Improving Copyright (was: Re: Copyright T-Shirt)

Niall Douglas s_fsfeurope2 at
Wed May 12 21:31:20 UTC 2004

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On 12 May 2004 at 16:19, Jo=E3o Miguel Neves wrote:

> A Ter, 2004-05-11 =C3=
=A0s 20:01, Niall Douglas escreveu:
> > What about a system whereby all zer=
o-copy cost human output is
> > recompensed via general taxation? I include=
 books, music, video (all
> > television), software, blueprints, designs et=
> > 
> I've never seen such a system work. They're always pieces of art t=
> are ignored by such systems and it usually puts to much power in the
 hands of those deciding what is a work under copyrgiht.

Such a system woul=
d fail if encumbered with government intervention. 
Consider sourceforge as=
 an example of what I mean - people upload 
projects and people download th=
em. Most projects on sourceforge will 
only ever be of minority interest an=
d probably half will be near 
useless due to lack of quality or attention. =
However I think everyone 
will agree that sourceforge's structure is a grea=
t facilitator for 
cooperative work (though it could be a lot better still)=

> > Everyone puts their work on some high capacity central servers which
 > are available to all citizens who create an account on the servers.
> > =
Each copy downloaded increments a counter for the thing downloaded.
> Tech=
nically impossible to do. This conclusion is a result of my work
> with the=
 National Library of Portugal. We don't have the resources to
> manage that=

We could end world hunger tomorrow if enough political will was 
present. =
There is certainly no technical reason why not.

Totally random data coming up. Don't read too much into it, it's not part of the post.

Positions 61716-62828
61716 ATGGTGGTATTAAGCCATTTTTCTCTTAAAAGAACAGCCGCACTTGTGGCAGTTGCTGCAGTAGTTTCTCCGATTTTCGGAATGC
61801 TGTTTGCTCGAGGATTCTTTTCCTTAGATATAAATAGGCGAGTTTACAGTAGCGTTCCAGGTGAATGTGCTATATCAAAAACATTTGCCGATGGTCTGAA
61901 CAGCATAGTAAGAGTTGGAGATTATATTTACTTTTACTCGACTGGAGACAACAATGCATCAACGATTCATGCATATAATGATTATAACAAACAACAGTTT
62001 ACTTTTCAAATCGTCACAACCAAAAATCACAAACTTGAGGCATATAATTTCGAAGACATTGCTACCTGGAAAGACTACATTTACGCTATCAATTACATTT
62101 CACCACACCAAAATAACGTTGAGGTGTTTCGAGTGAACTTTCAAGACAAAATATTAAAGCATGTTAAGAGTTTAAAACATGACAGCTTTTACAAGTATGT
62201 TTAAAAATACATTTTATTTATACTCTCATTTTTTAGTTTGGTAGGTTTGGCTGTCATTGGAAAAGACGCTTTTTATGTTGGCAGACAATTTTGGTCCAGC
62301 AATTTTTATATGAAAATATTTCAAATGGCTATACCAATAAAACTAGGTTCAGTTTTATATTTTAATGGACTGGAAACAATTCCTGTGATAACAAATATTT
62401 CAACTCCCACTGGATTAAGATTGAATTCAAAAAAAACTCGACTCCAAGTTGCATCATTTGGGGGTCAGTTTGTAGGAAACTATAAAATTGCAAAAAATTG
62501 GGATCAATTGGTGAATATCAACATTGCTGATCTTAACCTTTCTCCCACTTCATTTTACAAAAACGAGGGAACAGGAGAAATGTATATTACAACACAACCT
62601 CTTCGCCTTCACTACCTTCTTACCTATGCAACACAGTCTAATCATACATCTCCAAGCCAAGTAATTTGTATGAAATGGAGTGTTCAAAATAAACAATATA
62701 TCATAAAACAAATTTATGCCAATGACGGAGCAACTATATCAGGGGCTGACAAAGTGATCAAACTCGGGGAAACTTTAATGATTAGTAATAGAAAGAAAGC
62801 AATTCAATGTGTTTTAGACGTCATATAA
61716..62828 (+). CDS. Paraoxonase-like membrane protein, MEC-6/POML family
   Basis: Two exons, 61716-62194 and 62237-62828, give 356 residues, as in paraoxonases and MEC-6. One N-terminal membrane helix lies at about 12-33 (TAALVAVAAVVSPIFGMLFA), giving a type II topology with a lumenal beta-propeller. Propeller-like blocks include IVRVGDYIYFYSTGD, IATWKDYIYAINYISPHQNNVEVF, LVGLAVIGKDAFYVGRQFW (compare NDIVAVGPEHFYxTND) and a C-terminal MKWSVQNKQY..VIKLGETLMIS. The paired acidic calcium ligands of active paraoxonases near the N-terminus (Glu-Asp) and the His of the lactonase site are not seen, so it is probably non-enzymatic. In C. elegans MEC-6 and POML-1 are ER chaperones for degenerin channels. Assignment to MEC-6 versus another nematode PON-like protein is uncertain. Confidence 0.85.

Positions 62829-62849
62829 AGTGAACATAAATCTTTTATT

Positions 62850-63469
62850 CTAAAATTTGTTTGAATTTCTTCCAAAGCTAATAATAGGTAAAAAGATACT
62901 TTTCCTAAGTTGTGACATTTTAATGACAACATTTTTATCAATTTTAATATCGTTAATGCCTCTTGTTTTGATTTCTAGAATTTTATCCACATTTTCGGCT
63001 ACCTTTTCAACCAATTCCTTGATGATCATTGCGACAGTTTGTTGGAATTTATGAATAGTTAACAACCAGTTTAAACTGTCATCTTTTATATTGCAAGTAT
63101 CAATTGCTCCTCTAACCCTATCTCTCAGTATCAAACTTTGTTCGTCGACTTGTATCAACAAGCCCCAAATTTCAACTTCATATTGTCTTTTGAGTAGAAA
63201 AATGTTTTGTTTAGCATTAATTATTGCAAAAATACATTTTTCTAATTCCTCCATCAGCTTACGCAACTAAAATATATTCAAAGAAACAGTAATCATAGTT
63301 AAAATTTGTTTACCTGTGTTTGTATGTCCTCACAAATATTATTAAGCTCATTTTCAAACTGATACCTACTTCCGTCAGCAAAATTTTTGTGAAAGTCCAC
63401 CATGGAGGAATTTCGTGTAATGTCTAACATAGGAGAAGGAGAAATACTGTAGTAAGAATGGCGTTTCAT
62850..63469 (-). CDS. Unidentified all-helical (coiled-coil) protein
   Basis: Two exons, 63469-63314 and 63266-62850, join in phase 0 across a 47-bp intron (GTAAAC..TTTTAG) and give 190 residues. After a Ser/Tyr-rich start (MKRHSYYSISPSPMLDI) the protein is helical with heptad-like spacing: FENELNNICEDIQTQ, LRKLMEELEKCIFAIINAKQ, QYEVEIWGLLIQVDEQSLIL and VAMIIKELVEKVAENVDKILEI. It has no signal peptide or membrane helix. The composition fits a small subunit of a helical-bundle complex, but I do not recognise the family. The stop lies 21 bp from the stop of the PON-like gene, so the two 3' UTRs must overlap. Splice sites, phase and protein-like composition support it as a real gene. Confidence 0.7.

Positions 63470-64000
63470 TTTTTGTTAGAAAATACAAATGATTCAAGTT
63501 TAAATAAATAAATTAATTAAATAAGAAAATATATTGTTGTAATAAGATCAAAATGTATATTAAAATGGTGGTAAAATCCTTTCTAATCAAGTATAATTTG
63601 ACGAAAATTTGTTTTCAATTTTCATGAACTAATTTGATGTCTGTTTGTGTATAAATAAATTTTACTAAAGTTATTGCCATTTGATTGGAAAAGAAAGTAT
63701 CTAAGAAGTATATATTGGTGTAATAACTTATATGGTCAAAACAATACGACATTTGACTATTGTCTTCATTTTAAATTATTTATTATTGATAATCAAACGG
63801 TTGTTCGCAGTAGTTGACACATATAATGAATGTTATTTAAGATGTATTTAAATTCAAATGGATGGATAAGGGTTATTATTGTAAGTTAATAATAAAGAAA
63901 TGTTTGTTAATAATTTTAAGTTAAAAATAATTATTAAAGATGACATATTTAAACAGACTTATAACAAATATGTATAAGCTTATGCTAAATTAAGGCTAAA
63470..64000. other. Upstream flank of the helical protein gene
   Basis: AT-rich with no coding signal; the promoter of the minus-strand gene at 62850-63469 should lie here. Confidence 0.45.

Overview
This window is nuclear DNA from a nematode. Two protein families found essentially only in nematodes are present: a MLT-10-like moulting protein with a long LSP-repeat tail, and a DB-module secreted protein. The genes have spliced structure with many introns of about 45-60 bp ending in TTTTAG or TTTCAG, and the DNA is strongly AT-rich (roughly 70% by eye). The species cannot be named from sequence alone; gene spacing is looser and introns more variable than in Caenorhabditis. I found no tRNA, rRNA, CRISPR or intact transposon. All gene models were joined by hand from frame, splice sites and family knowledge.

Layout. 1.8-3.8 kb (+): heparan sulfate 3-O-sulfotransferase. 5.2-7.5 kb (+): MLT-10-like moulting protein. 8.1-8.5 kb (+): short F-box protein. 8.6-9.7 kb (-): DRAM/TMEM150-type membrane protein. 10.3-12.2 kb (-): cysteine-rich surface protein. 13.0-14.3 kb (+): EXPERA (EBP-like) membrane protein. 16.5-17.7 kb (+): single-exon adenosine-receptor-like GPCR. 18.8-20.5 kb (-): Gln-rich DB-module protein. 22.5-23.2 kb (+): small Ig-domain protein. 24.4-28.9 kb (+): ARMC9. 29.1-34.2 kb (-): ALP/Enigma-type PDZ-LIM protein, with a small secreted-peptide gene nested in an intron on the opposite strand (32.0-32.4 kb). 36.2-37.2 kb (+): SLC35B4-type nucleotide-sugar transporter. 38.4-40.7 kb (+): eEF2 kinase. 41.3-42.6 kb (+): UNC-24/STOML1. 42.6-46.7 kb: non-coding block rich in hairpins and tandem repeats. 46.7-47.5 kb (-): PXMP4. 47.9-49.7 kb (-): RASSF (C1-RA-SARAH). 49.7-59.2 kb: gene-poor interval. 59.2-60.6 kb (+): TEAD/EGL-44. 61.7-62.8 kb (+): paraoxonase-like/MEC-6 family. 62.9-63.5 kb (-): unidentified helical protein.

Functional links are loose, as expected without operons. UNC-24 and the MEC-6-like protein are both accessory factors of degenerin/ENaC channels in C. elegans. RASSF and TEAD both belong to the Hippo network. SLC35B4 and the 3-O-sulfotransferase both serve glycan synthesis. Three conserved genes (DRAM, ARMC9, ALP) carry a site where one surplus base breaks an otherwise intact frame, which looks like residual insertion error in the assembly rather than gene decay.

Same goes with the system I=

> > I doubt free software as the FSF defines it will last the co=
urse. It
> > depends too highly on there being a large body of affluent peo=
> > with other sources of income. However, its cooperative mode of
> > p=
roduction is VERY interesting and strongly hints at how all future
> > prod=
uction shall be achieved especially in the non-hierarchical
> > structure r=
equired by the likely post-collapse economy. After all if
> > companies are=
 never bigger than a few hundred people, the correct
> > way to do large di=
stributed projects is how free software currently
> > does it.
> My bank ac=
count disagrees with you when you say free software is not
> sustainable, b=
ut who cares?

You are one of a very tiny minority. I would regard myself as=
technically pretty capable yet I couldn't earn a living working like 
you =
do because I don't possess the necessary social skills such as 
gracefully =
tolerating idiots and naturally networking with the right 

Of the pe=
ople I know who do make a living from free software, they 
are either emplo=
yed by someone like RedHat and are of outstanding 
quality in the technical=
 field or they aren't particularly technical 
at all but are great organise=
rs and naturally build contacts easily.

A good proportion of people just wa=
nt to be told what to do at their 
jobs so they can serve their 9 to 5 and =
get money. These people are 
fundamentally unsuited to working with free so=
ftware which demands a 
high degree of self-leadership. Another good propor=
tion like me lack 
key non-technical "soft" skills. All together we make up=
overwhelming proportion of the workforce which hence leads to my 
tion that free software is not sustainable in its current form.

Don't get m=
e wrong - we may get twenty more years before economic 
collapse. But free =
software as the FSF defines it is intrinsically 
dependent on the current B=
retton Woods economic system and when it 
goes so will gratis computer soft=
ware except for very common things 
like operating systems and office softw=


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